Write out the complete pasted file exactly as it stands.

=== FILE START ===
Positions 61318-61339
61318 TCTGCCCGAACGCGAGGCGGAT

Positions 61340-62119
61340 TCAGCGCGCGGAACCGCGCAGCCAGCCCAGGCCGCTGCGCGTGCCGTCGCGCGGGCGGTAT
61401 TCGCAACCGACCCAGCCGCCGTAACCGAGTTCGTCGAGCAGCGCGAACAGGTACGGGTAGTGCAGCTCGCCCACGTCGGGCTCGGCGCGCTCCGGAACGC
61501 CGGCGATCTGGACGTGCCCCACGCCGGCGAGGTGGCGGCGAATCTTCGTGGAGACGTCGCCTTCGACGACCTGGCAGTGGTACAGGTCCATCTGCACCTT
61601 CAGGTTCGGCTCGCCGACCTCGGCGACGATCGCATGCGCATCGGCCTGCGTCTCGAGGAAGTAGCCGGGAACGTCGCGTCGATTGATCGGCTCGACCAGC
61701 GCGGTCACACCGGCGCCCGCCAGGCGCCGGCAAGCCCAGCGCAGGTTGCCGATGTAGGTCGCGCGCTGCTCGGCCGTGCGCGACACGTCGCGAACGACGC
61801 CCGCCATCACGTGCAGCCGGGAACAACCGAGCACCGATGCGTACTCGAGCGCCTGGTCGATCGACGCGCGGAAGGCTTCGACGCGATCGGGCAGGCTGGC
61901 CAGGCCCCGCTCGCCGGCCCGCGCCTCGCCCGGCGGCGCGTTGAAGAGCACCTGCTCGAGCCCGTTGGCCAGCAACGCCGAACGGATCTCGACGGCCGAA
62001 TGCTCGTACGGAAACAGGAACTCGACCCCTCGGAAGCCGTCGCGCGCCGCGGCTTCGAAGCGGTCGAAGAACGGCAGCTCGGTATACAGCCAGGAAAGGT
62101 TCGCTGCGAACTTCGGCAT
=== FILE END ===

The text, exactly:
Positions 61318-61339
61318 TCTGCCCGAACGCGAGGCGGAT

Positions 61340-62119
61340 TCAGCGCGCGGAACCGCGCAGCCAGCCCAGGCCGCTGCGCGTGCCGTCGCGCGGGCGGTAT
61401 TCGCAACCGACCCAGCCGCCGTAACCGAGTTCGTCGAGCAGCGCGAACAGGTACGGGTAGTGCAGCTCGCCCACGTCGGGCTCGGCGCGCTCCGGAACGC
61501 CGGCGATCTGGACGTGCCCCACGCCGGCGAGGTGGCGGCGAATCTTCGTGGAGACGTCGCCTTCGACGACCTGGCAGTGGTACAGGTCCATCTGCACCTT
61601 CAGGTTCGGCTCGCCGACCTCGGCGACGATCGCATGCGCATCGGCCTGCGTCTCGAGGAAGTAGCCGGGAACGTCGCGTCGATTGATCGGCTCGACCAGC
61701 GCGGTCACACCGGCGCCCGCCAGGCGCCGGCAAGCCCAGCGCAGGTTGCCGATGTAGGTCGCGCGCTGCTCGGCCGTGCGCGACACGTCGCGAACGACGC
61801 CCGCCATCACGTGCAGCCGGGAACAACCGAGCACCGATGCGTACTCGAGCGCCTGGTCGATCGACGCGCGGAAGGCTTCGACGCGATCGGGCAGGCTGGC
61901 CAGGCCCCGCTCGCCGGCCCGCGCCTCGCCCGGCGGCGCGTTGAAGAGCACCTGCTCGAGCCCGTTGGCCAGCAACGCCGAACGGATCTCGACGGCCGAA
62001 TGCTCGTACGGAAACAGGAACTCGACCCCTCGGAAGCCGTCGCGCGCCGCGGCTTCGAAGCGGTCGAAGAACGGCAGCTCGGTATACAGCCAGGAAAGGT
62101 TCGCTGCGAACTTCGGCAT